Thursday, November 29, 2012

One of history’s finest no-results

Dan has waxed lyrical on several occasions about the greatest of sports – cricket.  I share his love for this amazing game.  I will leave it to him to give you a brief description of how it is played.

However, there are two basic facts that you need to know to appreciate what I am going to write.  First, at the pinnacle of all the various forms of cricket is the Test Match.  It takes place between two countries and lasts five days of 6 hours play a day.  Elapsed time per day is a little longer to accommodate drinks, tea, and lunch.  

Second, a fundamental difference between cricket and baseball is that a Test Match ends at a particular time on the last day, say 6:00 PM.  If the side that is batting last is not all out, the match is a draw.  That means it is possible for two sides to play for 5 days and end with no result.
As with any sporting contest, there are matches that live in history for one team beating another in difficult circumstances or because a player has been so outstanding that he (or she in today’s cricket world) has singlehanded changed the course of the game.  These are the games where one team has snatched victory from the jaws of defeat.  Of course, the flip side of the same coin is that the other team snatched defeat from the jaws of victory.

[Please don’t yawn – here’s a chance to learn a little about what may be the world’s second most popular ball game.]

Last week, a Test Match ended in a draw that will be remembered for years to come.  I think it was one of the most memorable no-results since I have been watching cricket – ie for the last 60 years.  (I am sure Dan will remember another no-result of similar historic proportions where England saved themselves from defeat.)

South Africa and Australia are ferocious competitors – South Africans support any side playing against Australia, and vice versa.

Last week the second Test Match of this year’s series took place between SA and Oz at Adelaide.  The first Test had been drawn, with Oz having the upper hand.  (The series is very important because if it wins the series, Australia will knock South Africa off its #1 perch.)

In the first innings (each side has two in cricket), Australia totally dominated South Africa’s bowling (equivalent of pitching) attack, setting numerous records for high scores for individual batsmen (OZ captain Michael Clarke scored his fourth innings over 200 runs this year), as well as accumulating an enormous score for the first day (455 with only 5 of the ten batsmen out).  We South African supporters were down in the dumps.  On the second day, Australia continued to bat and were eventually all out for 550 runs – a huge total.  South Africa started its first innings well, but later collapsed and were all out for 387. In the middle of the third day.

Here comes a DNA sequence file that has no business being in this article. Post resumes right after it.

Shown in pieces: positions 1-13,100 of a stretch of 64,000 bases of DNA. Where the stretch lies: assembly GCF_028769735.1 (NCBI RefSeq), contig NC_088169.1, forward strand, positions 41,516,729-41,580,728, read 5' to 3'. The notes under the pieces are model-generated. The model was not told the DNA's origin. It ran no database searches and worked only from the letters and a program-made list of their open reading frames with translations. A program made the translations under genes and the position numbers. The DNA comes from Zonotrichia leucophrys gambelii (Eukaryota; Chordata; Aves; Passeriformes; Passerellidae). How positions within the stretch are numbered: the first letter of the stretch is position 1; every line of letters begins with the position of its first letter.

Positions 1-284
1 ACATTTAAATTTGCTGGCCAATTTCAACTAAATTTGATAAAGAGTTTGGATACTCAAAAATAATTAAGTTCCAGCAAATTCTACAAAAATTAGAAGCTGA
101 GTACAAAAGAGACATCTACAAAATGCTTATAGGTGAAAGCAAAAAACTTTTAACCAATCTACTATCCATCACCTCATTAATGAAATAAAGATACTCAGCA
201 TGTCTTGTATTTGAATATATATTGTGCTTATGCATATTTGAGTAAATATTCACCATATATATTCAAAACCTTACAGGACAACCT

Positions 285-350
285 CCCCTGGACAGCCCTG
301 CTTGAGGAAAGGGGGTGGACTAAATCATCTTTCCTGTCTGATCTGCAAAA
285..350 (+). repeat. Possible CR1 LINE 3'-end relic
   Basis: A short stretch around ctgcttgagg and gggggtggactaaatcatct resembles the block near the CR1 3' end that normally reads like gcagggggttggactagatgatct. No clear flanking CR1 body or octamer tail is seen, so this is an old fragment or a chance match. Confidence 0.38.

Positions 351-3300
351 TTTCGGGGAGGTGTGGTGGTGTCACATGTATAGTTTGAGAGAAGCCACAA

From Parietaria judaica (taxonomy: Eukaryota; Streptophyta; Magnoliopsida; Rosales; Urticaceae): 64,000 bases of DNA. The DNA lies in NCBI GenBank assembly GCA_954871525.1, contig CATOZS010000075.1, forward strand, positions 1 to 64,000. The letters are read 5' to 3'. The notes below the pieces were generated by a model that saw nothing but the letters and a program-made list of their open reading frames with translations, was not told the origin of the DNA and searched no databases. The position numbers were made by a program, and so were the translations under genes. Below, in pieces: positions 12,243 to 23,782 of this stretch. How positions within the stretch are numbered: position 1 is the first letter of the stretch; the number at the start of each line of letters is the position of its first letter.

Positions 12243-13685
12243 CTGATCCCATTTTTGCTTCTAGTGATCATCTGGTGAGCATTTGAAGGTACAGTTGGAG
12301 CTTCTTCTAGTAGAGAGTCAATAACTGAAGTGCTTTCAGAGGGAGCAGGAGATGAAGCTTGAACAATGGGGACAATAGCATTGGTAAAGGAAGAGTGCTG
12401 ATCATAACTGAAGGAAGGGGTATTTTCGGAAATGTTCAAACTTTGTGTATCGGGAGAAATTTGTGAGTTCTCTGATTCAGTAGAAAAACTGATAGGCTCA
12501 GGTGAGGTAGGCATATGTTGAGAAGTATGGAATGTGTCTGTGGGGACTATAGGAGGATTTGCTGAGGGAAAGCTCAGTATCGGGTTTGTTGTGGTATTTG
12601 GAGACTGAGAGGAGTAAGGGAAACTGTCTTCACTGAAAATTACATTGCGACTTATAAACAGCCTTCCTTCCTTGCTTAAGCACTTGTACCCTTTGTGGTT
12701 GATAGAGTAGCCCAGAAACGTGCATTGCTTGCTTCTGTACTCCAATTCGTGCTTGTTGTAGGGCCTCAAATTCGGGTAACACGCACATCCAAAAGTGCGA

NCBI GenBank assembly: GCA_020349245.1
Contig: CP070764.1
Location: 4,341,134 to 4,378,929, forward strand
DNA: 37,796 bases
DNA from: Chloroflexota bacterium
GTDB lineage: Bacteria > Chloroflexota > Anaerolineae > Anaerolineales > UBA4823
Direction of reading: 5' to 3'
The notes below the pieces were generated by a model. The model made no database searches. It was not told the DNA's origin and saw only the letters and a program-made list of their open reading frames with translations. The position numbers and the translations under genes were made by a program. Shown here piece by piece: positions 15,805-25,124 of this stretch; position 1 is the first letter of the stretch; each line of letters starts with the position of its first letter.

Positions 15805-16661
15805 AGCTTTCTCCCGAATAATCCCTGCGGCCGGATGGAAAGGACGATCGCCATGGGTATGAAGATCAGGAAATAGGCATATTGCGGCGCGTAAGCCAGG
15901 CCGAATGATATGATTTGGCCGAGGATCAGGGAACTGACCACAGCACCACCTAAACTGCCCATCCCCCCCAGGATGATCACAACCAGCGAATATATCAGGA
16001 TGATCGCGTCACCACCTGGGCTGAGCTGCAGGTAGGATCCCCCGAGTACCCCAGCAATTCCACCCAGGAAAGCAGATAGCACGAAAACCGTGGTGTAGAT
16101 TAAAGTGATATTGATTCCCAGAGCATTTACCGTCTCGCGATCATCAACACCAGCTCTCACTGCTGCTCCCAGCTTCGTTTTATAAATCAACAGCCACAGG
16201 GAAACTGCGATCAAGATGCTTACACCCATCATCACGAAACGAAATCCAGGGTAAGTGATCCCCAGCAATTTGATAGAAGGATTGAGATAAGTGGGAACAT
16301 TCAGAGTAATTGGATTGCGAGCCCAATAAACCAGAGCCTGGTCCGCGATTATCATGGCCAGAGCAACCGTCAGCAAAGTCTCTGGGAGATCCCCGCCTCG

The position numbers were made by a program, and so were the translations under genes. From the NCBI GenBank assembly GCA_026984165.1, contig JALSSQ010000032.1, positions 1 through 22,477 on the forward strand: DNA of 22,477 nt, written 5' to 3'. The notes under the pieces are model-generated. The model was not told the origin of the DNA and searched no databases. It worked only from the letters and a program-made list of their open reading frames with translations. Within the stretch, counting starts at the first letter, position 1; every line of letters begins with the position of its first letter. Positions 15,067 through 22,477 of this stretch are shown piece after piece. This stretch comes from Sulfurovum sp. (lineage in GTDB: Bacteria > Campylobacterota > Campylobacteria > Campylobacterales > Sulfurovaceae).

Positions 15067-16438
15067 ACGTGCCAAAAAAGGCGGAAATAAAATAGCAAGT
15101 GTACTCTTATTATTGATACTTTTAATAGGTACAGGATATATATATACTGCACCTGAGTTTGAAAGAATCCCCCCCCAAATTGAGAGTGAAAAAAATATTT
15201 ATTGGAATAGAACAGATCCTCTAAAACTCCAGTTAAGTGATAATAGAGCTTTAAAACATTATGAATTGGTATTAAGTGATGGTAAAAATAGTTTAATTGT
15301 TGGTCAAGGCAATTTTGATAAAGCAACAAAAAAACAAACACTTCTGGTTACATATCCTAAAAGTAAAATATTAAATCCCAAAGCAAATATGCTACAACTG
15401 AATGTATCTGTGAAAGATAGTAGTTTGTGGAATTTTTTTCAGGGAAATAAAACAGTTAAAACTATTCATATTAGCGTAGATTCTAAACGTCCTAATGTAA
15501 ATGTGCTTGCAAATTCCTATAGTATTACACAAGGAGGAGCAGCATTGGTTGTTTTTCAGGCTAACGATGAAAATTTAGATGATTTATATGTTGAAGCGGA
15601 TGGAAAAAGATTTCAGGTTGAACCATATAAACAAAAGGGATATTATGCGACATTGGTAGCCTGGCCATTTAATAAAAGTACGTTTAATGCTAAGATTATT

[Come!  Stick with it!  Only a few more paragraphs to read!]

It is at this stage of a cricket match that the rule that the game must end at 6:00 PM on the fifth day plays a huge strategic role.  For Australia to win, it had to amass more runs than it thought South Africa could get, but at the same time, leave itself enough time to get all of South Africa’s ten wickets (that is, batsmen out).  
If all ten wickets have not been taken, the game is a draw.

Australia batted a second time and declared at 248 for 8 wickets. (This is another fundamental difference between cricket and baseball – because of the fixed end time, a side can end any innings whenever it wants, even if all ten players have not been dismissed.)  This is how a team can try to achieve the balance explained above – having enough runs versus leaving enough time to get the other side out.

When Australia ended its second innings, South Africa had to get 429 runs to win, but had to stay in the game for about 9 hours to prevent defeat – a highly unlikely task.  In reality, South Africa had no chance of winning, and little chance of forcing a draw.

But dogged determination, a dream debut by a South African, and a gutsy two hours’ batting by a stalwart, kept everything that Australia could muster at bay.  The clock reached 6 PM with South Africa having two players still not out.  The match was drawn.  Faf du Plessis, playing in his first Test Match and in the side only because of an injury to a regular player, became the first South African to score over 50 runs in one innings and over 100 runs in the second.  Jacques Kallis, whose been around for a long time, had a pain-filled (from a strained hamstring) innings of nearly two hours.
Kallis (left) congratulates Du Plessis on his century
But what makes a match like this memorable is not only the determination of the South African players to stave off defeat, but more so because of the unbelievable tension that grew and grew throughout the last day.  It is no exaggeration to say that the last hour of this match that ended with no result was as tension-filled as any match that was won or lost.  I’m sure the crowd in Adelaide was ecstatic when a South African player was out, and white-knuckled and seat-edged for the remaining time.  People would have sat with eyes glued on the action, invoking every superstition they could muster to cause South Africa to succumb.